Policy limits pool for top cop in Tempe
By Garin Groff, Nick Martin and Christian Richardson
October 26, 2006
The list of candidates for Tempe’s top cop couldn’t be any shorter — there’s just one person on it. That choice was somewhat deliberate because the city blocked cops from outside its police force from applying.
Only Tempe’s Assistant Police Chief Tom Ryff applied for the post, which he could assume by next month.
The insider approach to filling the job has concerned some Tempe officials who fear the city is shortchanging itself, or at least creating suspicion of that.
“A lot of people are going to think ‘good-old-boy system,’ and I don’t want anybody to think that’s how he got his job,” City Councilwoman Barb Carter said.
Carter, who has known Ryff for years, said he’s well-qualified and would make a good chief. But she and Councilman Ben Arredondo said the city should reconsider its longstanding policy of hiring from within and conducting a wider search only if no current city employees are interested or qualified.
She added, though, “I hope people aren’t thinking Tom isn’t the best choice because he’s the only choice. I would hate for him to take over with that in mind.”
Tempe’s policy is unusual in the Valley. Most cities conduct nationwide searches when picking a police chief or other top official. It’s probably too late to change the policy for this choice, but Arredondo said he wants to review the practice soon.
Given how large Tempe has become, “I don’t know that it’s a fair policy,” he said.
Following a public forum Wednesday night at City Hall, Ryff said Tempe “maintains the highest standard in the selection process” and he supports the practice.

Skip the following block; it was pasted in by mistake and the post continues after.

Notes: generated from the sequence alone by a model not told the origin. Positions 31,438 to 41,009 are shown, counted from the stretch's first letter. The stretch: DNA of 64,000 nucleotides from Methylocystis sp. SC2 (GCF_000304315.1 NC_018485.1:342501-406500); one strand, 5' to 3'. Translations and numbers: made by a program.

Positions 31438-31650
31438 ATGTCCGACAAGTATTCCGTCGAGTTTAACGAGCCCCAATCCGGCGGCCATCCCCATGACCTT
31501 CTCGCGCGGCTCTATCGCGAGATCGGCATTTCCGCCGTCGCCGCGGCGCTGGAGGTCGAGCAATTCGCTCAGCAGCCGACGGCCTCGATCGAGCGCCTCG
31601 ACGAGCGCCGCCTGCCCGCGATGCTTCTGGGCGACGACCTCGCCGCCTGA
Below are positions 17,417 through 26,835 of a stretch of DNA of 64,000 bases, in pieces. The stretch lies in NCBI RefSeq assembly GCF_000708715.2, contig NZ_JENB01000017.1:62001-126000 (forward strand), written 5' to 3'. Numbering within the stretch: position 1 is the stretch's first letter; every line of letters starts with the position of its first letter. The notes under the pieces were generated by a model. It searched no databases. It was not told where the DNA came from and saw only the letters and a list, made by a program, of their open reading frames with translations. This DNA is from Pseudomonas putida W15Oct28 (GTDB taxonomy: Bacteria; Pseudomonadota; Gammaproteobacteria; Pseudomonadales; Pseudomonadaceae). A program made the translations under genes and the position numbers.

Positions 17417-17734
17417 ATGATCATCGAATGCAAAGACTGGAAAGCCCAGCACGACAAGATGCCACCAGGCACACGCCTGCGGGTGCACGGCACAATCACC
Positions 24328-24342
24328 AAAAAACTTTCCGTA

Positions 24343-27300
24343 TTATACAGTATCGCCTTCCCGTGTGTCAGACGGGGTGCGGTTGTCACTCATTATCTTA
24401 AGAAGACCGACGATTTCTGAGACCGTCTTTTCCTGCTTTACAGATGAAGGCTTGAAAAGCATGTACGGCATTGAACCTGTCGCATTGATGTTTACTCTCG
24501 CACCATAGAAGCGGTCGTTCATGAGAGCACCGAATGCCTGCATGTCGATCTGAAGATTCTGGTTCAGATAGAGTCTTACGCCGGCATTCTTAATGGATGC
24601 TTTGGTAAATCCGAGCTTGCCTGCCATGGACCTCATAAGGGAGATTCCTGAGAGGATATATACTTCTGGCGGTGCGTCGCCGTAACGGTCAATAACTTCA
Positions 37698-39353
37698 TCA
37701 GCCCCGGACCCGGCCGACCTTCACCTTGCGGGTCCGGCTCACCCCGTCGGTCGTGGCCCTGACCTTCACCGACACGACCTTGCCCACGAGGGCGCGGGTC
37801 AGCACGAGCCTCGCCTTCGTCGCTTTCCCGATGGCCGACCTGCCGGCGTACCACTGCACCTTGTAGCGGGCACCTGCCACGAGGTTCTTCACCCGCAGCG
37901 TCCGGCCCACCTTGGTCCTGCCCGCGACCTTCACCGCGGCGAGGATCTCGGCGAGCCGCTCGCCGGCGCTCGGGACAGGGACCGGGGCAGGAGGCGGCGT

In fact, should he be selected chief, Ryff himself will have to deal with the selection process almost immediately.
The department’s two other assistant chiefs have announced they’re stepping down soon. Dave Lind’s last day of work is Nov. 8 and Laura Forbes will be leaving in 2007. Neither resignation is believed to be related to Ryff’s likely promotion.
Ryff also would have to replace his own vacated position, completing a full changeover of the department’s top spots within the next year.
“I would think that the policy that we’re going to adhere to is the same as I’m going through,” Ryff said.
During the forum — his first public comments since applying — Ryff touted his résumé and experience: 27 years on the force, including work with patrol, narcotics, undercover, homicide, sex crimes, traffic and the city jail.
He also said that as a 40-year resident of the city, he would make working with neighborhood and citizens groups his top priority. Current Chief Ralph Tranter has built a foundation of community involvement, Ryff said, and he will continue to build on that.
“I’ve been a good follower. I’ve been a good student. In fact, I was a training officer on the undercover beat with (Tranter), if that tells you how far back it goes,” Ryff told the audience of about 30 people.
Ryff also addressed concerns within the city and department.
Tempe is growing up, not out, and Ryff said he plans to work with the designers of the city’s impending highrises to make sure they are safe for residents and police.
Ryff also wants more officers.
“We have the financial capital to get the bodies,” he said. “We just have a hard time recruiting.” He pointed out, however, many Valley cities are facing the same problem.
The police chief decision is in the hands of City Manager Will Manley, who said he will decide on Ryff by Monday. Manley said he likes to promote from within to show the best employees they can advance professionally by staying with the city.
Tranter plans to stay on board for a year. He retires Dec. 31 but will work as a consultant to his replacement, and still receive his annual pay of 5,237. The new chief will earn at least 6,264.
Bryan Hall, president of the Tempe Officers Association, said the group’s 275 members support Ryff.
Contact Garin Groff by email, or phone (480) 898-5938.
Contact Nick Martin by email, or phone (480) 898-6380.
Contact Christian Richardson by email, or phone (480) 898-6446.